There’s a time for crying racism, and there’s a time for crying boo. Yes, there are cops who go way over the line, many many cops…but punishing the ones who just might have good reasons for their actions is the fastest way to weed out the good cops and leave behind nothing but bad apples. And to me, that is kind of what this situation is beginning to feel like.

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5 Responses to Arresting Times

  1. D.S. says:

    I was thinking racism at first also, but after reading some reports about what happened I can’t help thinking it was all a big misunderstanding. And if its true that the Professor didn’t cooperate with the officers when they asked for identification, then he’s partly to blame because identification would’ve shown that he lived in that address. Maybe racism did play a part in the whole thing, but I just can’t help thinking that it was just a misunderstanding and nothing else.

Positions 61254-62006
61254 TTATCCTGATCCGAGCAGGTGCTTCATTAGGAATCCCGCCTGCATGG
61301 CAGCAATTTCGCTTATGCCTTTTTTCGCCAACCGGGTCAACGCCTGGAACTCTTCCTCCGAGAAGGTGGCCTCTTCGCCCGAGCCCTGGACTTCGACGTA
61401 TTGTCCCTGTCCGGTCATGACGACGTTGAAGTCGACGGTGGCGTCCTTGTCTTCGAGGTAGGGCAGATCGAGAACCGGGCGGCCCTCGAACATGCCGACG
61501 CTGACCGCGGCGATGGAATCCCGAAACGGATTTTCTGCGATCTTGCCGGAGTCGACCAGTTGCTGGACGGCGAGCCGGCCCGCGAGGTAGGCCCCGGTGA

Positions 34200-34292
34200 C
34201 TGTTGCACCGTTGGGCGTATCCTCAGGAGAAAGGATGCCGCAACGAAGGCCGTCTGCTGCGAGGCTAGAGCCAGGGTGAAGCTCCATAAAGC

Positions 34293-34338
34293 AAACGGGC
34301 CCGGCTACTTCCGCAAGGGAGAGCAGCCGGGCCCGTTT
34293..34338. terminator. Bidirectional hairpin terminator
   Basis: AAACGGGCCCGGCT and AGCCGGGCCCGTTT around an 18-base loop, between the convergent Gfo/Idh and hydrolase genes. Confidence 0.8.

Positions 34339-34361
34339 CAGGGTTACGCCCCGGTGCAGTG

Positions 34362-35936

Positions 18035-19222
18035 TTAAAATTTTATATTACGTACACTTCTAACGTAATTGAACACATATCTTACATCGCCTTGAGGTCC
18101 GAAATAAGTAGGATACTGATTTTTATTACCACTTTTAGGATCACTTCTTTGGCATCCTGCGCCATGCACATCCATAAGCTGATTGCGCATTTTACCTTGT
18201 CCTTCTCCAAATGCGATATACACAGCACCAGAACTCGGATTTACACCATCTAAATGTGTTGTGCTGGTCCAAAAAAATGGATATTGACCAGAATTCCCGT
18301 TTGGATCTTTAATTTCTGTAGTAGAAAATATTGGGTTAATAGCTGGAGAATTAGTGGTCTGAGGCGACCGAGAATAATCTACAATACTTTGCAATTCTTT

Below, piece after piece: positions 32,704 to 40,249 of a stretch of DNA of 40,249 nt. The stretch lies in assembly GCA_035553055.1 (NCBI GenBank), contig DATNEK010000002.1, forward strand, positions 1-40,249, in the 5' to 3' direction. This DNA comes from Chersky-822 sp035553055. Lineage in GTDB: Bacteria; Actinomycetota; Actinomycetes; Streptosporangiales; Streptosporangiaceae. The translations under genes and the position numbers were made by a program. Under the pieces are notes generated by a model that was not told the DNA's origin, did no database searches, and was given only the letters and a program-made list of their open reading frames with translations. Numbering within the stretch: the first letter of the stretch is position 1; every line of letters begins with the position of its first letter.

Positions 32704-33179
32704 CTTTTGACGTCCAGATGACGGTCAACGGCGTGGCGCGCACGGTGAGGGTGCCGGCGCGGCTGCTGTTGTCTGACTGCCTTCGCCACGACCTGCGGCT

2. After the 7/7 bombings, there were a lot of ‘non-white’ stop and searches taking place in London; a lot of people complained about it… but as far as I am concerned, prevention is better than cure. The media here reported it as – Gates proved he lived at the address to the cops, yet they got heavy handed with him… as much as I would like to believe that, I wonder how much of it is true.

    I think this has been blown out of proportion; if this was any other average Joe would we have heard of it?

  3. Prevention, yes, is better than cure…but racially profiling people is not an effective way to find actual criminals. At best, it can find potential criminals, but that’s more of a luck of the draw kind of thing. So, I can’t say I blame people for complaining when it happens: after all, it wastes a lot of people’s time and energy, while the real one is out there. I see the post 7/7 stop-and-search activity as more a way for law enforcement to show the public that they’re on top of things; while it may reassure the public, it doesn’t mean it’s right.